“Of course [the Qatar World Cup] goes against everything that I believe in, in terms of being as inclusive as possible,” Williamson says.
The Lionesses skipper is sitting down at the launch of an artwork celebrating Helen Hardy, the founder of Manchester Laces – a grassroots club designed to give women and non-binary people a safe space to play football. And that, Williamson says “is where we want the game to be”.
“I’m talking to you about a club that celebrates inclusivity in sport. At the same time I’m celebrating that, I can’t be in support of the World Cup being where it is and the rules that have come about from it and the travesty of how we got here and the loss of life. It’s been a real shame, I can’t stand in support of that.”
As Williamson stood on the Wembley pitch after the final whistle of the Euro 2022 final, she was trying to make herself heard into a microphone. “We want people to come to WSL games – this is the start of a journey,” was the message. She hopes fans who do boycott Qatar 2022 over human rights abusescorruption and the treatment of LGBT+ people will find a new home in women’s football, but not just between now and the return of the Premier League.
“Our fanbase, we want it to be sustainable. If anyone wants to come and be involved it’s great, it’s open doors, but I hope they stick around and it’s not just a temporary thing.
“We have three games at the Emirates while the men are away, which is an incredible opportunity to bring people down and get involved while the men are away. It’s where you’d like the game to be, playing in those stadiums every week with that many people coming to watch, but we had to work so hard to build that fanbase up and get that many people that want to spend their Saturday afternoon with us.”
Williamson considers herself “the lucky one”, able to play for a girls’ team at school despite research from earlier this year showing that even in 2022, only 33 per cent of girls aged 11-16 said they played football in schoolcompared with 63 percent of boys.
On the streets of Newport Pagnell, on the outskirts of Milton Keynes where she grew up, there is now a mural of the Lionesses skipper – but as a child (Williamson is just about old enough to pre-date the founding of MK Dons) she had to travel to Northamptonshire to play for Rushden & Diamonds. When she wanted to play locally, she had to make do with a boys’ team.
“Luckily I was comfortable to play for a boys’ team otherwise that could change your whole experience of football,” she adds. “You’ve got parents, the boys themselves, who aren’t the nicest when a girl turns up. You shouldn’t have to bank on somebody being thick-skinned enough to deal with it, we should provide an environment where they’re not subjected to that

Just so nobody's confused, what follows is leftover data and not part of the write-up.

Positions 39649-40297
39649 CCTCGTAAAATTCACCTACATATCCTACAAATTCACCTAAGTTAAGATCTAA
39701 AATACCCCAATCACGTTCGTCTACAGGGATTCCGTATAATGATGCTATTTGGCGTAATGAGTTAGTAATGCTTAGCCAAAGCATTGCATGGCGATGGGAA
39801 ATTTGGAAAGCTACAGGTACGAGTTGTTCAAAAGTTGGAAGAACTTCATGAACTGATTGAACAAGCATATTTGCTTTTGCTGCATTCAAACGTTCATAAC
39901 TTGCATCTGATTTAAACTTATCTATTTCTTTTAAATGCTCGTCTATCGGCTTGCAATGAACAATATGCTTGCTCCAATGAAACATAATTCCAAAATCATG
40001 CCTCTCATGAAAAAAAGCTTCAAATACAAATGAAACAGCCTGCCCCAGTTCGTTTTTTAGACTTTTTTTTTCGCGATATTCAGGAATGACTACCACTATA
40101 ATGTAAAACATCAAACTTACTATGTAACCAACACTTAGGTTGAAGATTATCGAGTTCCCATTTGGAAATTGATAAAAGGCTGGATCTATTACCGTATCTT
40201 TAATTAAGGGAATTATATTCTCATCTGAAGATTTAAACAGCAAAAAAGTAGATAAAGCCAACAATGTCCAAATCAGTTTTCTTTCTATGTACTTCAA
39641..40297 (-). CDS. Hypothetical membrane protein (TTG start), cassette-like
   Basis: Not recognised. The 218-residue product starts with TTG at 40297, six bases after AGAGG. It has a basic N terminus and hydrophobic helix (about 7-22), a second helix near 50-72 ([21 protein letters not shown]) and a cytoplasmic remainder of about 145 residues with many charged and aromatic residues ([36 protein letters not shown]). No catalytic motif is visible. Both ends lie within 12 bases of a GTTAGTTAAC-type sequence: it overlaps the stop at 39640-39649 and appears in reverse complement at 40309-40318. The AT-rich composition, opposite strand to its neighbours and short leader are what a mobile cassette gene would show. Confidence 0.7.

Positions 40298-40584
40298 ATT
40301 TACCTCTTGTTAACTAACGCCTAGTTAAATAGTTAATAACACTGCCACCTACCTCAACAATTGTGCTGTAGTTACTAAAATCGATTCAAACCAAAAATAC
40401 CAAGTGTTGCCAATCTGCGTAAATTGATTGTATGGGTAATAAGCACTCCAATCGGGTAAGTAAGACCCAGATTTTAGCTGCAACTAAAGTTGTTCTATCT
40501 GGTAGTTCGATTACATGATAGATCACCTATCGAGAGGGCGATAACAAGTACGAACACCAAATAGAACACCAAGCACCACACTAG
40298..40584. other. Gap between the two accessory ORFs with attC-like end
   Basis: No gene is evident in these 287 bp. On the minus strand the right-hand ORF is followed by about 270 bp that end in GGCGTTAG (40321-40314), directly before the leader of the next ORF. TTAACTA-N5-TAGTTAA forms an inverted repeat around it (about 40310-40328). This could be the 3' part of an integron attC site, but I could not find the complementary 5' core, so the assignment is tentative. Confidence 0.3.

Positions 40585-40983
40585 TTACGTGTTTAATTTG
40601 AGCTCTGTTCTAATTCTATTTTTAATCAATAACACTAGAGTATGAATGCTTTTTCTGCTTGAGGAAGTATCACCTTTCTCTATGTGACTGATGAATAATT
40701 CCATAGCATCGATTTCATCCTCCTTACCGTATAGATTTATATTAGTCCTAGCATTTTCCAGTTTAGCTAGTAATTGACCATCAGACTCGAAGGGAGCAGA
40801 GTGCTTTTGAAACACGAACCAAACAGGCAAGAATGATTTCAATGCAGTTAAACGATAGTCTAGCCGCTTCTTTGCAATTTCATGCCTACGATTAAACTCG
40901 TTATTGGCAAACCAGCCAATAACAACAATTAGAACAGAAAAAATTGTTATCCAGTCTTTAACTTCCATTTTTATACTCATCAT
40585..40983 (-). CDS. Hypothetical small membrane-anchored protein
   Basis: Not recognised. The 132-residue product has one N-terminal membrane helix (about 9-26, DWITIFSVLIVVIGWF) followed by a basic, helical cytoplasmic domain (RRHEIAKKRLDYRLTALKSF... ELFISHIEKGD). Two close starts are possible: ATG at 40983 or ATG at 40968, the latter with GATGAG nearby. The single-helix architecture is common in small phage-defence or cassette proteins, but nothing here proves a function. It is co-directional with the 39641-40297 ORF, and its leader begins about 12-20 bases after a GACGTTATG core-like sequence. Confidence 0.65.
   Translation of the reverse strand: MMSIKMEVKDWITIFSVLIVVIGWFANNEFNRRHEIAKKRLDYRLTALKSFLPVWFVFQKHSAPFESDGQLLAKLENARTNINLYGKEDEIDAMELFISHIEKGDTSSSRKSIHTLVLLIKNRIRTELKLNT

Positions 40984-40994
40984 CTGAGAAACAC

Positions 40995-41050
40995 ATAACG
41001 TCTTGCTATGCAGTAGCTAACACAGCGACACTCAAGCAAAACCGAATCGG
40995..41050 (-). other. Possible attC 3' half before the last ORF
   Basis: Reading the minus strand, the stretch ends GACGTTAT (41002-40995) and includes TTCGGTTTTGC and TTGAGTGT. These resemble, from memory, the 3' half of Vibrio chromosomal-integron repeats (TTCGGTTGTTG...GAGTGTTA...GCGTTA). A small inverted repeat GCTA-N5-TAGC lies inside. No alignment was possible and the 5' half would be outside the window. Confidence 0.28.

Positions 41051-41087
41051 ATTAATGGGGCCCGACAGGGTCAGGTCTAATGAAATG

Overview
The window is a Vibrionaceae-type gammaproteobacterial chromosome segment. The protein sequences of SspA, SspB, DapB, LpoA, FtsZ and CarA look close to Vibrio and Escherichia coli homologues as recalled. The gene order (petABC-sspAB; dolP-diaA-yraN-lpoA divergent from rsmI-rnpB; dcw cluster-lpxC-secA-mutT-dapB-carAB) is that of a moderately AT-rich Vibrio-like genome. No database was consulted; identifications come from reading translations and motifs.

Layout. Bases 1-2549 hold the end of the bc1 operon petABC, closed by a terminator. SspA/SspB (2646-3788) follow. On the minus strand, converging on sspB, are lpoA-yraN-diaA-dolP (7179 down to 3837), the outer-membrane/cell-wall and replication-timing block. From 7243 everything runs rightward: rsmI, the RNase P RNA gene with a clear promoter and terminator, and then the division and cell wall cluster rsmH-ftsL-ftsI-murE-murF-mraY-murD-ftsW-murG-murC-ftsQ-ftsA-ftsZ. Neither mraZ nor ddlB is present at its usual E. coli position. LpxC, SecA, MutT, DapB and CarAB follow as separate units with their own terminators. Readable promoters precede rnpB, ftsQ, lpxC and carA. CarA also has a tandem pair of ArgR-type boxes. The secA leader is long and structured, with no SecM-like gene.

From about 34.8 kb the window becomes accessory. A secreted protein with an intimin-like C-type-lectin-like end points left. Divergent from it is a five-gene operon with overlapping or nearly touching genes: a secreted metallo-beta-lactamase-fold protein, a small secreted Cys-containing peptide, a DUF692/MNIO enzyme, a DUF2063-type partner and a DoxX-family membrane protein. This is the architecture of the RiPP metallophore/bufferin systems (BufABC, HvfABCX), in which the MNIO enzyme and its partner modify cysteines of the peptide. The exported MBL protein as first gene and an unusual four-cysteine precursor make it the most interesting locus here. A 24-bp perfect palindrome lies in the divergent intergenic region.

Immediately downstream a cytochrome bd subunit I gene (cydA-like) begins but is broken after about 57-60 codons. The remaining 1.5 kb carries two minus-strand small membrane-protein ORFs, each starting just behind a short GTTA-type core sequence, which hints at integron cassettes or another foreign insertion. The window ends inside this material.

“I’ve seen it throughout my career. If you look back over time, a lot of the reasons people didn’t get involved in the sport – especially women, non-binary people – was because there wasn’t a safe space for them to play. So you’re stuck between choosing to do something you love and feeling comfortable enough to do it.”
It is part of the reason the Lionesses have called upon the UK Government to ensure all girls have equal access to football. Euro 2022 set the ball rolling, but political upheaval has prevented major changes from being made to the curriculum.
“It’s been terrible timing with all that’s gone on over at Parliament,” Williamson says. “I hope that’s the reason for it taking so long to materialise. But we’ve had some good conversations and we’re in the right places for our voices to be heard.”
Williamson did not know she would be able to become a professional footballer until she was 18, when she was handed her first contract in the midst of deciding whether or not to go to university. That balancing act has never truly stopped, though, even for the most high-profile figures in women’s football – a European champion and captain of her country, she is still training to be an accountant on the side.
“Don’t get me wrong, I think it’s a benefit,” she replies, when it’s pointed out that England’s men would not have to make the same considerations about their careers. “We grow up to be self-sustainable and in terms of our behavior and how we view life, we’re a lot more accessible to our fans – because we’re often enough just like them.
“When I was at school, to say I was going to be a professional footballer was an impossible thing, because it didn’t exist. Which is mad when you think about what we’ve done this summer. I just walked past somebody who said ‘you’ve got me into women’s football’. If we’ve changed one opinion then we’re on the right track.”